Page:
How To Do Oil Pulling

Ayurveda has specific instructions on how to oil pull. For best results, do it early in the morning on an empty stomach. Sit down comfortably with your chin up. Take a tablespoon of sesame oil into your mouth. Next, suck and pull it between your teeth for 10 to 15 minutes. This will turn the viscous oil thin and milky white. Spit the oil out, taking care to not swallow it. The oil now contains bacteria and toxins, after all. Follow up by brushing and rinsing as usual. Oil pulling can be done up to three times a day.

Keep in mind that oil pulling is not advised for children below five years old due to the danger of swallowing or choking. Also, remember that each child is different. If you feel that your child won’t be able to manage the process, don’t attempt it even if they are over five years of age.13

References   [ + ]

1, 3, 11.Asokan, Sharath, Pamela Emmadi, and Raghuraman Chamundeswari. “Effect of oil pulling on plaque induced gingivitis: A randomized, controlled, triple-blind study.” Indian Journal of Dental Research 20, no. 1 (2009): 47.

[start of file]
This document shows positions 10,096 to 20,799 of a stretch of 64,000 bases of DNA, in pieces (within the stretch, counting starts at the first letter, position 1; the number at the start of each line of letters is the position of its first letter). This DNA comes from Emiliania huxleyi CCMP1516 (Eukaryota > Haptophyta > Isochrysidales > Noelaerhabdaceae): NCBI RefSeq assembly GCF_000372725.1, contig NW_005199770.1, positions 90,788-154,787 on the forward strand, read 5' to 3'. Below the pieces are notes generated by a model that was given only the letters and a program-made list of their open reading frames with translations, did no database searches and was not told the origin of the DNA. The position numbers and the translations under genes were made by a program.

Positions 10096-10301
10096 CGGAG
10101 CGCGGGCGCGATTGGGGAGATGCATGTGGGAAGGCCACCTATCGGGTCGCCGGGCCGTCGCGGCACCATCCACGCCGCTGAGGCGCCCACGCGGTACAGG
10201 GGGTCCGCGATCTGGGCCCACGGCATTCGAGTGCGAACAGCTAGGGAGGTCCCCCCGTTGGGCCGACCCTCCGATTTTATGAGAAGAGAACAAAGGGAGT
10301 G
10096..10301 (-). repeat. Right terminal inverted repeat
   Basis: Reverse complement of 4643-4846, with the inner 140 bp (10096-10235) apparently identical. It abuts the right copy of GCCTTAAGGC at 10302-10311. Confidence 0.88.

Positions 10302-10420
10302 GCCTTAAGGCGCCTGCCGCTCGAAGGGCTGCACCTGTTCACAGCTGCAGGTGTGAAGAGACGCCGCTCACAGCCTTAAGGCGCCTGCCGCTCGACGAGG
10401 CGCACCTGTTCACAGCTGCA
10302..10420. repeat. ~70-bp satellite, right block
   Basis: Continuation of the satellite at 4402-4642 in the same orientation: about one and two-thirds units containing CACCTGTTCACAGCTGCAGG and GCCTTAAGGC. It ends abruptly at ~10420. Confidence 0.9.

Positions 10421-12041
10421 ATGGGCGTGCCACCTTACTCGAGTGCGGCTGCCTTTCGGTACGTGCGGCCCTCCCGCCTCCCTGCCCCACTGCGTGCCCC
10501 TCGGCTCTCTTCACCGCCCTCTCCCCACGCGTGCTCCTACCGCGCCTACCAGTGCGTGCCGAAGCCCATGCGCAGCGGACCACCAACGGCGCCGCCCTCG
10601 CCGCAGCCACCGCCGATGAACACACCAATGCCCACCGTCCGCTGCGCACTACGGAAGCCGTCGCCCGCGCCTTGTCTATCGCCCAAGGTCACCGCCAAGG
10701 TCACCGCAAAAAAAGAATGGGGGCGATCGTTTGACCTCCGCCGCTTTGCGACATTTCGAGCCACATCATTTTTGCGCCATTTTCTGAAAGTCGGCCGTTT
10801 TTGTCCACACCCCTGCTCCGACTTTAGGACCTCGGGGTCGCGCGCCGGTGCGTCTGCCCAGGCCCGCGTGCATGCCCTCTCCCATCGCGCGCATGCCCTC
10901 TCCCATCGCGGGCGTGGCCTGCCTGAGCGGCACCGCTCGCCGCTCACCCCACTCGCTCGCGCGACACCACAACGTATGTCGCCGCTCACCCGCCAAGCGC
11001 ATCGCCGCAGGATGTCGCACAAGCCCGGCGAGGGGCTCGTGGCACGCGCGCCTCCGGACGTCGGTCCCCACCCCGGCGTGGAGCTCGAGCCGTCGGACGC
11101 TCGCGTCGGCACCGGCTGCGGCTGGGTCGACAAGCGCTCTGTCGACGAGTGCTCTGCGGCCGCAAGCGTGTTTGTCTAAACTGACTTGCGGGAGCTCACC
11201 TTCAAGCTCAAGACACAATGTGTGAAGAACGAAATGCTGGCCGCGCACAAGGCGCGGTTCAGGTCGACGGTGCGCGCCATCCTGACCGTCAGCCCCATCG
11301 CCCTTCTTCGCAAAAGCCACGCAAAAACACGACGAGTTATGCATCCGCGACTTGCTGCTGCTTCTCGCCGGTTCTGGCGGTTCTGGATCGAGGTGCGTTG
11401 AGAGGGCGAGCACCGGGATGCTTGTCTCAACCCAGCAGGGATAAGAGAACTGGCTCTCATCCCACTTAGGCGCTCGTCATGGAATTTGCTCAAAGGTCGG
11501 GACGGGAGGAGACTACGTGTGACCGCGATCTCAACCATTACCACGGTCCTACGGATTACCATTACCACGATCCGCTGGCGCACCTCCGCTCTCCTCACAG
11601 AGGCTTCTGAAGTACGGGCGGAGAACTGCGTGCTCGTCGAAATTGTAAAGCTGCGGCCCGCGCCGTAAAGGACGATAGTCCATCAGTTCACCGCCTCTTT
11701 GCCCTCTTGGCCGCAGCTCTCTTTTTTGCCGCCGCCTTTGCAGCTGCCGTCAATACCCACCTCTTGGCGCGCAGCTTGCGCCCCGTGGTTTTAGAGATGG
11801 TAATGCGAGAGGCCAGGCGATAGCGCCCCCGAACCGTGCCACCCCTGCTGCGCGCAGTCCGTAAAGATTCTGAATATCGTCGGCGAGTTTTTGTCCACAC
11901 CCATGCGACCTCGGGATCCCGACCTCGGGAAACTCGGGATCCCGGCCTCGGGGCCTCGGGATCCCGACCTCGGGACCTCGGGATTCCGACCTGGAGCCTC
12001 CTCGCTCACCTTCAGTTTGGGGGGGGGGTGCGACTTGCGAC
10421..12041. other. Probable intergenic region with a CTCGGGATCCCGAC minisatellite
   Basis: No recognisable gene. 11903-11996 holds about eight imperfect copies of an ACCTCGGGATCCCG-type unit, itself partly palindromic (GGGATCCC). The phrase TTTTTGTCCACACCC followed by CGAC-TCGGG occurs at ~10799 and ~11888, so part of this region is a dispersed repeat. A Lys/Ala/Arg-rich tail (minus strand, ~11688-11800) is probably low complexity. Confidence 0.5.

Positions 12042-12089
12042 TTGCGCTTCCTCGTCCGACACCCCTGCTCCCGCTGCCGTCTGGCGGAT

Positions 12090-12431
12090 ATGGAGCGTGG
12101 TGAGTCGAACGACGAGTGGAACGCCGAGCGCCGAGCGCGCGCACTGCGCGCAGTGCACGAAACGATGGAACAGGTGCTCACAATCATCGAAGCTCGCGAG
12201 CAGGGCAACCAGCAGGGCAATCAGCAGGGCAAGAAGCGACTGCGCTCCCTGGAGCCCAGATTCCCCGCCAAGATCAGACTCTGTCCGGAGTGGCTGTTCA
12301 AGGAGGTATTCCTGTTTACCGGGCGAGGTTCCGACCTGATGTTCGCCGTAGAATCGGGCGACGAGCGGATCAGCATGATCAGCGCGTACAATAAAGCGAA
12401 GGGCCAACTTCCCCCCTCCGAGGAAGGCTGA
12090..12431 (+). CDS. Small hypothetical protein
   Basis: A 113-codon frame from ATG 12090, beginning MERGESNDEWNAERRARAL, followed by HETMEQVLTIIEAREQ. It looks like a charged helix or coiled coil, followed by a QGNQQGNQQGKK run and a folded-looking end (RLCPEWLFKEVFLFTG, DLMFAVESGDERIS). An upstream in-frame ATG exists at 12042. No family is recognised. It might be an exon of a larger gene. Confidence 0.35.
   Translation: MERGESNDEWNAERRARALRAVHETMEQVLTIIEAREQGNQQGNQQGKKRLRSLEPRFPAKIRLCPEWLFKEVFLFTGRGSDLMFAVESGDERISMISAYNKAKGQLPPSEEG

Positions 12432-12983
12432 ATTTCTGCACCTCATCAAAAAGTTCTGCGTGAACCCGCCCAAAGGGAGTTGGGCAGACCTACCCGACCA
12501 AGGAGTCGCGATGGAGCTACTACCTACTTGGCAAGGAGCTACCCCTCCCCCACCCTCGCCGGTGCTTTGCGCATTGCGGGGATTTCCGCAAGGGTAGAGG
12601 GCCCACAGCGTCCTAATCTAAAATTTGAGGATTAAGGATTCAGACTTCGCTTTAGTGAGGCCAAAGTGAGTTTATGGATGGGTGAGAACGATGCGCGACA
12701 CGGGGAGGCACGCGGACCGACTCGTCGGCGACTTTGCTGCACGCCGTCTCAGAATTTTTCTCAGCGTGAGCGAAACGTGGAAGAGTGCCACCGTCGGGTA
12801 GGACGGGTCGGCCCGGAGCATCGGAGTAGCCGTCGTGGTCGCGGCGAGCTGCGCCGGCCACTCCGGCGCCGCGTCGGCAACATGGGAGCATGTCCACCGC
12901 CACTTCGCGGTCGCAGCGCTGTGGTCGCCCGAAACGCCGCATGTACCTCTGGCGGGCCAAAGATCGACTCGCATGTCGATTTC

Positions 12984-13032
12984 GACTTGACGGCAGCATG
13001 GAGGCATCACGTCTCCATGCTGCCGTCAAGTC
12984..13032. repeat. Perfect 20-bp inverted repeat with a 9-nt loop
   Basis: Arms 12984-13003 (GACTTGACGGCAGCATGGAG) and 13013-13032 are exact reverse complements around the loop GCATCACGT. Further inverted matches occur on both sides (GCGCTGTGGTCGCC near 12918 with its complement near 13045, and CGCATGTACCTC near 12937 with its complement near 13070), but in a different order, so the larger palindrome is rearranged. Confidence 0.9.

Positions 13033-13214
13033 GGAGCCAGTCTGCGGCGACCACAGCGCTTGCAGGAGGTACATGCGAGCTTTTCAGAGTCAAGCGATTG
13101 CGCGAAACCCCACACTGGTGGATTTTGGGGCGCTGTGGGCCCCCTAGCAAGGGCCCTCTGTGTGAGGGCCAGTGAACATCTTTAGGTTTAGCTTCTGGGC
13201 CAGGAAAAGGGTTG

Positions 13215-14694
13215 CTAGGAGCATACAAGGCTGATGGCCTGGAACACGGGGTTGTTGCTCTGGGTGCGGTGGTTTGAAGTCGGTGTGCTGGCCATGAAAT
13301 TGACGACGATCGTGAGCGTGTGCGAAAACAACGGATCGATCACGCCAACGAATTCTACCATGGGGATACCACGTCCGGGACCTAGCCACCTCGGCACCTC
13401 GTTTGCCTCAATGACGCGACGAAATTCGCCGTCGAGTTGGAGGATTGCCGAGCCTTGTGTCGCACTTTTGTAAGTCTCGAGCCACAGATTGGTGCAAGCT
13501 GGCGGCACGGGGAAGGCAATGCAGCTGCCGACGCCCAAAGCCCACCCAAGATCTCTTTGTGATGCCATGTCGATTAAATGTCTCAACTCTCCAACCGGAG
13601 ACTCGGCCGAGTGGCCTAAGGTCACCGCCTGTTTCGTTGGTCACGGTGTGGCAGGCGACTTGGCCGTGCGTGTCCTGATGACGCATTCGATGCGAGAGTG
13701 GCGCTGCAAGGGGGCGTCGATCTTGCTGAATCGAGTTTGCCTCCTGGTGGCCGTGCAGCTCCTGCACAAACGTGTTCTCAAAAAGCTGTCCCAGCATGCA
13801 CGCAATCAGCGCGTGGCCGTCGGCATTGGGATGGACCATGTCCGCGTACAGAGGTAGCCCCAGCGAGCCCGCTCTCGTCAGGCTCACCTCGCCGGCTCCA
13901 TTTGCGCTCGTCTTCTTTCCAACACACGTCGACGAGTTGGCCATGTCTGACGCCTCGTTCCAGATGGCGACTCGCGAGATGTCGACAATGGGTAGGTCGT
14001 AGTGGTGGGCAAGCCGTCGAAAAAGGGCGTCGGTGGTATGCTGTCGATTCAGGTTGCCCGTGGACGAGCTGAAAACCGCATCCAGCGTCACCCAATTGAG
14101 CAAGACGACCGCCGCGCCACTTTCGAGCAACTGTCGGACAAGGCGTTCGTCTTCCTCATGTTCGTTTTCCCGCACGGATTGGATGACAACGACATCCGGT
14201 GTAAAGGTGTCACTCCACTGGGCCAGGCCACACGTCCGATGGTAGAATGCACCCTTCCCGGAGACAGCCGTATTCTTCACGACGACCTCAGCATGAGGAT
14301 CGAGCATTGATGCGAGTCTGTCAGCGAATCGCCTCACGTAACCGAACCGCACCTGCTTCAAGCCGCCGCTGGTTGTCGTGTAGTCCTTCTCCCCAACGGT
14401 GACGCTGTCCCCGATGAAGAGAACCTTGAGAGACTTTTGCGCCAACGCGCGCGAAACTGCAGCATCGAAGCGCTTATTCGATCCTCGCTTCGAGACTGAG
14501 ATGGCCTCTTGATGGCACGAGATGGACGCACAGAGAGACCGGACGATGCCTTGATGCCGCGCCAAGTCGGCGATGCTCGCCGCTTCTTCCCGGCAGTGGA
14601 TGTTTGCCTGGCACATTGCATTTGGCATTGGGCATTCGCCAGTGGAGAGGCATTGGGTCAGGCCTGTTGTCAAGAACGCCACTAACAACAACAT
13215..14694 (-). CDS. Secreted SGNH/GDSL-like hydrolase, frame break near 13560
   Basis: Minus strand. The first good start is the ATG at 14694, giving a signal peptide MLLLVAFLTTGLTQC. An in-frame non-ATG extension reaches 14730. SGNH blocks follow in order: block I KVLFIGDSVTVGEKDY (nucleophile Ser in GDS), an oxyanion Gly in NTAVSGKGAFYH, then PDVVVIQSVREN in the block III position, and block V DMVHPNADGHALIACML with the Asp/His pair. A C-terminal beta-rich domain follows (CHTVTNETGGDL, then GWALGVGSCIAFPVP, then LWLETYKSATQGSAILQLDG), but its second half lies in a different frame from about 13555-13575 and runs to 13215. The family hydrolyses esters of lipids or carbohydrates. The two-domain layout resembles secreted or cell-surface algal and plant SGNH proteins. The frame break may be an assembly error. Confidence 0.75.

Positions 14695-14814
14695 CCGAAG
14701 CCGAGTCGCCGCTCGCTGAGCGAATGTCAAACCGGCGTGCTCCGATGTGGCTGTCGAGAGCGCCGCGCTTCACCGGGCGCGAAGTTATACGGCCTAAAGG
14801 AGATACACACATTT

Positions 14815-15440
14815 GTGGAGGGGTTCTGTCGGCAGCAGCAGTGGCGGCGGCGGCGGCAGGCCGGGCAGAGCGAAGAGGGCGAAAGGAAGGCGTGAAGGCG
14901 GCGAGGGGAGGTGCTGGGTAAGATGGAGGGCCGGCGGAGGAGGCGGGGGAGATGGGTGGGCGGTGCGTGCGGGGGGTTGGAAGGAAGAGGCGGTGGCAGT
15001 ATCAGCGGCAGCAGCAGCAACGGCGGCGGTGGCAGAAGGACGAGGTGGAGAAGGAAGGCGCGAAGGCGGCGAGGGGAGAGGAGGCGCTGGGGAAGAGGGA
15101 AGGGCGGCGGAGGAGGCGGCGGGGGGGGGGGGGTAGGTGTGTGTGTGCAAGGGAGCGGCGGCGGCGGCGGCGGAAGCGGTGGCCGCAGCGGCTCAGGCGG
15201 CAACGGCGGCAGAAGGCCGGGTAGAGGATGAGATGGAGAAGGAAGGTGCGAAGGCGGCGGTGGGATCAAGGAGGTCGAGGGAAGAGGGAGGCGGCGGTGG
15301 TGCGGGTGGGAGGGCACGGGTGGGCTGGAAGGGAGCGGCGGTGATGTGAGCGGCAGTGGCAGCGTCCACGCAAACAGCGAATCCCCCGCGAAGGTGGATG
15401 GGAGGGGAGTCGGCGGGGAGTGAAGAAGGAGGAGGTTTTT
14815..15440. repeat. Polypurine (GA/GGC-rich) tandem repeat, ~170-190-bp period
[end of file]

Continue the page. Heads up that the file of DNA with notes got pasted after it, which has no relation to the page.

2.Sirisha, Kondreddy, and P. Kamala Devi. “INTERNATIONAL JOURNAL OF RESEARCH IN DENTISTRY.”
4.An, T. Durai, C. Pothiraj, R. M. Gopinath, and B. Kayalvizhi. “Effect of oil-pulling on dental caries causing bacteria.” African Journal of Microbiology Research 2, no. 3 (2008): 63-66.
5.Thaweboon, Sroisiri, Jurai Nakaparksin, and Boonyanit Thaweboon. “Effect of oil-pulling on oral microorganisms in biofilm models.” Asia J Public Health 2, no. 2 (2011): 62-66.
6.Bad breath (halitosis). National Health Service.